I remember the Fonz and Archie Bunker.
I remember when LBJ meant the President (Lyndon B Johnson) and not a basketball player (LeBron James).
I remember the California Raisins, Louis the Lizard and the Budweiser Frogs.
I remember when the NY football Giants moved to the NJ Meadowlands.
I remember pin curls and garter belts, home perms and "Which twin has the Toni?"
I remember Dick and Pat, Jack and Jackie, Ronnie and Nancy, Jimmy and Roslyn, Bonnie and Clyde, Steve McQueen and Ali McGraw, Liz and Dick, Ken and Barbie.
I remember when you had to get up and cross the room to change the channel.
I remember gas station attendants, newsstands and soda fountains.
I remember streakers, est and transcendental meditation.
I remember consciousness raising, encounter groups and the Manson Family.
I remember Bullitt, The Godfather, and The French Connection.
I remember Led Zepplin, Pink Floyd and Marvin Gaye.
I remember Sergeant Pepper, Tricky Dick and Flower Power.
I remember the Bouffant, the Beehive, the Shag, the D.A, The Wet Look, The Dry Look and Greasy Kid Stuff. 
I remember Joy, "the most expensive perfume in the world" and  "Modess...because"
I remember Pan Am and TWA.
I remember disco and Donna Summer, hula hoops and Rubik's cubes.

I remember lots but I can't remember:
  1. What I had for dinner last night.
  2. Where I put my glasses
  3. Why I went into the kitchen and what I was going to do there
  4. Why I clicked on Google and what I wanted to look up (Thanks to Anne R. Allen for this one!) 
I got the idea for this post while writing THE CHANEL CAPER. If you relate to ups and downs of being in your fifties, I think you'll enjoy the adventures of Blake and Ralph as they navigate their way through that sexy and sensational decade.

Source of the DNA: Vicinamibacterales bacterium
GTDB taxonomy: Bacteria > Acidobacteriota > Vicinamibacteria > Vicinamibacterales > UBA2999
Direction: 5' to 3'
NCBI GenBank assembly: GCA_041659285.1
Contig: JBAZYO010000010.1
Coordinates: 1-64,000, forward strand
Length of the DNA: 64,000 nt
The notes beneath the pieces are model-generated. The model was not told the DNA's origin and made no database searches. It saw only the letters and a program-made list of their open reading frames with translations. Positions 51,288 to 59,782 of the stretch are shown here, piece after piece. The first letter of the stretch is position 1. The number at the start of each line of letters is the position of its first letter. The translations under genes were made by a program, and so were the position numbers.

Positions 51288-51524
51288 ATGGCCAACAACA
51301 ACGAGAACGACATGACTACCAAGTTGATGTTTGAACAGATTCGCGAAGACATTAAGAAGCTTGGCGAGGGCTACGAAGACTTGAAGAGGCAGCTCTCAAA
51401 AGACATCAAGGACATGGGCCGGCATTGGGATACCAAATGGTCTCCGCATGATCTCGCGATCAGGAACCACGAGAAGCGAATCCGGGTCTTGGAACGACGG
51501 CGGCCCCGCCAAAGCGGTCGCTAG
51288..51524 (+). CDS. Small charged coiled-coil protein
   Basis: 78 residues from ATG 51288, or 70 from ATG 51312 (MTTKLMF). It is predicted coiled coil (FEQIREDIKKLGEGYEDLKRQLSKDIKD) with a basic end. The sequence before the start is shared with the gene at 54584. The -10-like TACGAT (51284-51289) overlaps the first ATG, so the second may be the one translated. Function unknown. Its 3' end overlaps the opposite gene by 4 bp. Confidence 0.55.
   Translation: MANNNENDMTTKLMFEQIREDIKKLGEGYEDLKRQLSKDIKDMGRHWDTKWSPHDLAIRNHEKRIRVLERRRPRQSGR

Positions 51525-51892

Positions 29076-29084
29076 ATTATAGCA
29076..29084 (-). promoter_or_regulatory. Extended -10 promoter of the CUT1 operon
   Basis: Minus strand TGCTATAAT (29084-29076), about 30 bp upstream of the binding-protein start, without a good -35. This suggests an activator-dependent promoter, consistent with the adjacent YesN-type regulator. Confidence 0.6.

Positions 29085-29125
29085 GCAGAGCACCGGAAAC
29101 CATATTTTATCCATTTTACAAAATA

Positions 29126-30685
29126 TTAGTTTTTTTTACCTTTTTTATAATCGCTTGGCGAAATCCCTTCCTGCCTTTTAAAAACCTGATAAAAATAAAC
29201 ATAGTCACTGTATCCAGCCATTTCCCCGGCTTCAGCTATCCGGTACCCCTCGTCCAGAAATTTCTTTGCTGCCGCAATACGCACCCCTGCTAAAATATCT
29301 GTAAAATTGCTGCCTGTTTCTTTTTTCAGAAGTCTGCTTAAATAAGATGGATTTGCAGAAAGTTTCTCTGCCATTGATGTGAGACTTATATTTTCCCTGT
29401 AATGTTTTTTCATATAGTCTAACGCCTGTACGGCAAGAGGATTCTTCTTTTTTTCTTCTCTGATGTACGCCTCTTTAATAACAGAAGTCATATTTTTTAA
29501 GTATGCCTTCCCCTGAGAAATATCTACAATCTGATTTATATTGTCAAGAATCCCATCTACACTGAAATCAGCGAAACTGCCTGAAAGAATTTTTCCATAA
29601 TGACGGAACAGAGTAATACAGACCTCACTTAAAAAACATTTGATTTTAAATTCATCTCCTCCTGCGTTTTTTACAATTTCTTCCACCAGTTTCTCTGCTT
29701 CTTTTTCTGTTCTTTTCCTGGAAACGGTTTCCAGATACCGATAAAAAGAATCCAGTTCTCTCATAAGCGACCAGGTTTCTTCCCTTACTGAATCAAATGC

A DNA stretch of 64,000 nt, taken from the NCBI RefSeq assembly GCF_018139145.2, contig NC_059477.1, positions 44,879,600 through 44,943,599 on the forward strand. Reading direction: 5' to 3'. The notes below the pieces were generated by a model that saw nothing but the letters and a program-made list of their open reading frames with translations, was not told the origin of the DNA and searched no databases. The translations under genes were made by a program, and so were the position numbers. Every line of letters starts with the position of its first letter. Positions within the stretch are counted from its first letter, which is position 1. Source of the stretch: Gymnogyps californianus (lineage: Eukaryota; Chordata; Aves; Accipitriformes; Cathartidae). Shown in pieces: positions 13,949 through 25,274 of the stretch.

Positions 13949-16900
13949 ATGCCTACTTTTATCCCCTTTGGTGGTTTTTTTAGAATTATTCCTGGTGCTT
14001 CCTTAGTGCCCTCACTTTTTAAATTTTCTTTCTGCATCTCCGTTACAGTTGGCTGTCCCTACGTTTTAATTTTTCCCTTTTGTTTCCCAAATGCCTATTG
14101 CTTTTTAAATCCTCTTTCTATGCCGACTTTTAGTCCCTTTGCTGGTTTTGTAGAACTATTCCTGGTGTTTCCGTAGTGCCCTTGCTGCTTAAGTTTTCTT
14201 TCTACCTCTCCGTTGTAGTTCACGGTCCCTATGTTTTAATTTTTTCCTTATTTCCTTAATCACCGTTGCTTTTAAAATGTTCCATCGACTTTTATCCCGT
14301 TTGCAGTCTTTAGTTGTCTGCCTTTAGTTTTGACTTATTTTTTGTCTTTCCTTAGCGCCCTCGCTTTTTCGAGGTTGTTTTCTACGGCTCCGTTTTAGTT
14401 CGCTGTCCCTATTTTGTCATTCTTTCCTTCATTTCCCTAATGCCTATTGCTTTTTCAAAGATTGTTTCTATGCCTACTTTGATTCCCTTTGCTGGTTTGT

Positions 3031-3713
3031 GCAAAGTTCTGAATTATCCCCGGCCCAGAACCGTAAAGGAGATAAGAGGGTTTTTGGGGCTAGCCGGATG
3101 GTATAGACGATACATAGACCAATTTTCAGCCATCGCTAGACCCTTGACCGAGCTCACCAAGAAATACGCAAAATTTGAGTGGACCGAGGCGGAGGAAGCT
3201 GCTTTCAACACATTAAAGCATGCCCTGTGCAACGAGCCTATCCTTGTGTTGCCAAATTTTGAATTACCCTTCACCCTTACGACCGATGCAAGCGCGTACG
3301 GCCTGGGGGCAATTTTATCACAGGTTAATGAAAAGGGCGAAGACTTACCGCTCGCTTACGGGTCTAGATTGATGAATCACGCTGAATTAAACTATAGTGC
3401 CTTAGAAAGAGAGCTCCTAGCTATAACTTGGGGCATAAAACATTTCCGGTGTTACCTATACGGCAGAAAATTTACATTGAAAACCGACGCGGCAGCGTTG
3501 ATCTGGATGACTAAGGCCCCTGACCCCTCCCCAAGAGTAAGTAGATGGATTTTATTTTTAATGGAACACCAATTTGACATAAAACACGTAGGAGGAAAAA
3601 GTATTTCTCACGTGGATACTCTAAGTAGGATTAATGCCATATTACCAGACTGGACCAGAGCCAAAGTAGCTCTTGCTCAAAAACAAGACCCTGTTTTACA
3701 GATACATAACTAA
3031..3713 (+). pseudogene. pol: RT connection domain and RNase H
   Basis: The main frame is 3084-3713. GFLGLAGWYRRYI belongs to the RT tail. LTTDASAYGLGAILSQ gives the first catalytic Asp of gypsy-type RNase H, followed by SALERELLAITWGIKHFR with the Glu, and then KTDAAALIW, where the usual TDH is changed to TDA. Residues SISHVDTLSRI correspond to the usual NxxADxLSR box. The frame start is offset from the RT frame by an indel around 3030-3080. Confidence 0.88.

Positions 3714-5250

Kindle  |  KindleUK  |  Nook  |  Kobo  |  iBooks  |  GooglePlay 

Saturday, August 9, 2014

Big Savings On Chanel And Gatsby!

Anne R. Allen and I have put our comedy-mystery boxed set on sale!

99c for a limited time!

One click. Two books.

Get them while they're hot—and they are! ;-)

Kindle  |  Kindle UK  |  Kindle CA  |  Nook  |  Kobo

Sunday, June 22, 2014

A Freebie, A Cheapie, A Retired Husband Joke.


Kindle  |  Kobo  |  GooglePlay   |  Nook  |  iBooks

Ladies! Is Your Husband Driving You Crazy?

Is the husband you’re living with the man you married?  Or has he changed? And not for the better?
Is he too pooped to participate?
Does he get an “F” in foreplay?
Don’t give up. Get even.
Stop the ugly nagging.
Put an end to your anger, resentment and frustration.
Two sisters who managed to survive four husbands decided to do something about it.
Their creation, HUSBAND TRAINING SCHOOL, is dedicated to saving marriages—and the sanity of wives the world over.

Kindle  |  Kobo  |  GooglePlay  |  Nook  |  iBooks

Three fed-up wives—and only HUSBAND TRAINING SCHOOL stands between them and murder.

Tougher than Harvard and more demanding than MIT, Husband Training School is under the command and control of its founder, twice-divorced former Marine Drill Instructor Robin Aguirre.

Hardened by years of experience, Robin knows how to train men the Marine Corps way—tear them down and build them back up. She is confident she has seen and heard it all as she prepares to meet her new students.

Will Trailer is a super-achiever on the baseball diamond but at home? Not so much, according to his gorgeous movie star wife.
Efficiency expert Howard Hopkins has just retired. His wife married him for better and for worse—but not for 24-hours-a-day.
Gordo Canholme would procrastinate breathing if he could, but will he ever get the new baby’s room ready? Not without HTS, according to his very pregnant wife.

Robin thinks she is ready for anything the most hapless and hopeless husbands of the 21st Century can dish out.

But is she?

Retired Husband Joke.

After working for thirty years, Ed B. retires. His friend asks him what he's doing now.
"I'm my wife's sexual advisor," says Ed
Friend looks slightly shocked. "What do you mean by that?" asks the friend.
"Simple," Ed says. "My wife told me that when she wants my fucking advice, she'll ask for it."

Sunday, May 11, 2014

Fallout. Fireball. Fusion. Fission. F*cked up. FREE